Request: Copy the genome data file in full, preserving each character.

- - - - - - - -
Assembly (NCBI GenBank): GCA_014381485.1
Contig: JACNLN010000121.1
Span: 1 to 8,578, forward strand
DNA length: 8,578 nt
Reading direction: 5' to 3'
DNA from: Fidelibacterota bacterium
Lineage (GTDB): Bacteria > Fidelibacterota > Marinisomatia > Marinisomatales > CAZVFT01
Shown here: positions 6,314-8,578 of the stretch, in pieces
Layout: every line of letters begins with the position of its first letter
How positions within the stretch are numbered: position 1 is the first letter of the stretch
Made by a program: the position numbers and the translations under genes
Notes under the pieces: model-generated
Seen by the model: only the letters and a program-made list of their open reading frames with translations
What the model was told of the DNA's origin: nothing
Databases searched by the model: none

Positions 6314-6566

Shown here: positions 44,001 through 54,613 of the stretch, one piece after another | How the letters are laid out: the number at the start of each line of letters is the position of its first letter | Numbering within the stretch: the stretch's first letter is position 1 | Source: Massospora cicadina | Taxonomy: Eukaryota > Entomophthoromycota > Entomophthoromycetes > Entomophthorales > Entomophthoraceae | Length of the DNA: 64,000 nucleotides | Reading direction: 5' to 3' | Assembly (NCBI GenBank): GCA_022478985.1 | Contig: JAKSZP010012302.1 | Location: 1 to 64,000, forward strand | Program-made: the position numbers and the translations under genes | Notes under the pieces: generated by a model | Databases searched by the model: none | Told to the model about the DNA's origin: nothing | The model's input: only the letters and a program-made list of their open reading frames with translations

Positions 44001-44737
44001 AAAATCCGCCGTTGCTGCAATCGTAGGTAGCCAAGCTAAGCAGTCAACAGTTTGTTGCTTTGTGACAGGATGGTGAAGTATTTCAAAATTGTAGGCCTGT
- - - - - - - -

Assembly (NCBI GenBank): GCA_014381485.1
Contig: JACNLN010000121.1
Span: 1 to 8,578, forward strand
DNA length: 8,578 nt
Reading direction: 5' to 3'
DNA from: Fidelibacterota bacterium
Lineage (GTDB): Bacteria > Fidelibacterota > Marinisomatia > Marinisomatales > CAZVFT01
Shown here: positions 6,314-8,578 of the stretch, in pieces
Layout: every line of letters begins with the position of its first letter
How positions within the stretch are numbered: position 1 is the first letter of the stretch
Made by a program: the position numbers and the translations under genes
Notes under the pieces: model-generated
Seen by the model: only the letters and a program-made list of their open reading frames with translations
What the model was told of the DNA's origin: nothing
Databases searched by the model: none

Positions 6314-6566

Shown here: positions 44,001 through 54,613 of the stretch, one piece after another | How the letters are laid out: the number at the start of each line of letters is the position of its first letter | Numbering within the stretch: the stretch's first letter is position 1 | Source: Massospora cicadina | Taxonomy: Eukaryota > Entomophthoromycota > Entomophthoromycetes > Entomophthorales > Entomophthoraceae | Length of the DNA: 64,000 nucleotides | Reading direction: 5' to 3' | Assembly (NCBI GenBank): GCA_022478985.1 | Contig: JAKSZP010012302.1 | Location: 1 to 64,000, forward strand | Program-made: the position numbers and the translations under genes | Notes under the pieces: generated by a model | Databases searched by the model: none | Told to the model about the DNA's origin: nothing | The model's input: only the letters and a program-made list of their open reading frames with translations

Positions 44001-44737
44001 AAAATCCGCCGTTGCTGCAATCGTAGGTAGCCAAGCTAAGCAGTCAACAGTTTGTTGCTTTGTGACAGGATGGTGAAGTATTTCAAAATTGTAGGCCTGT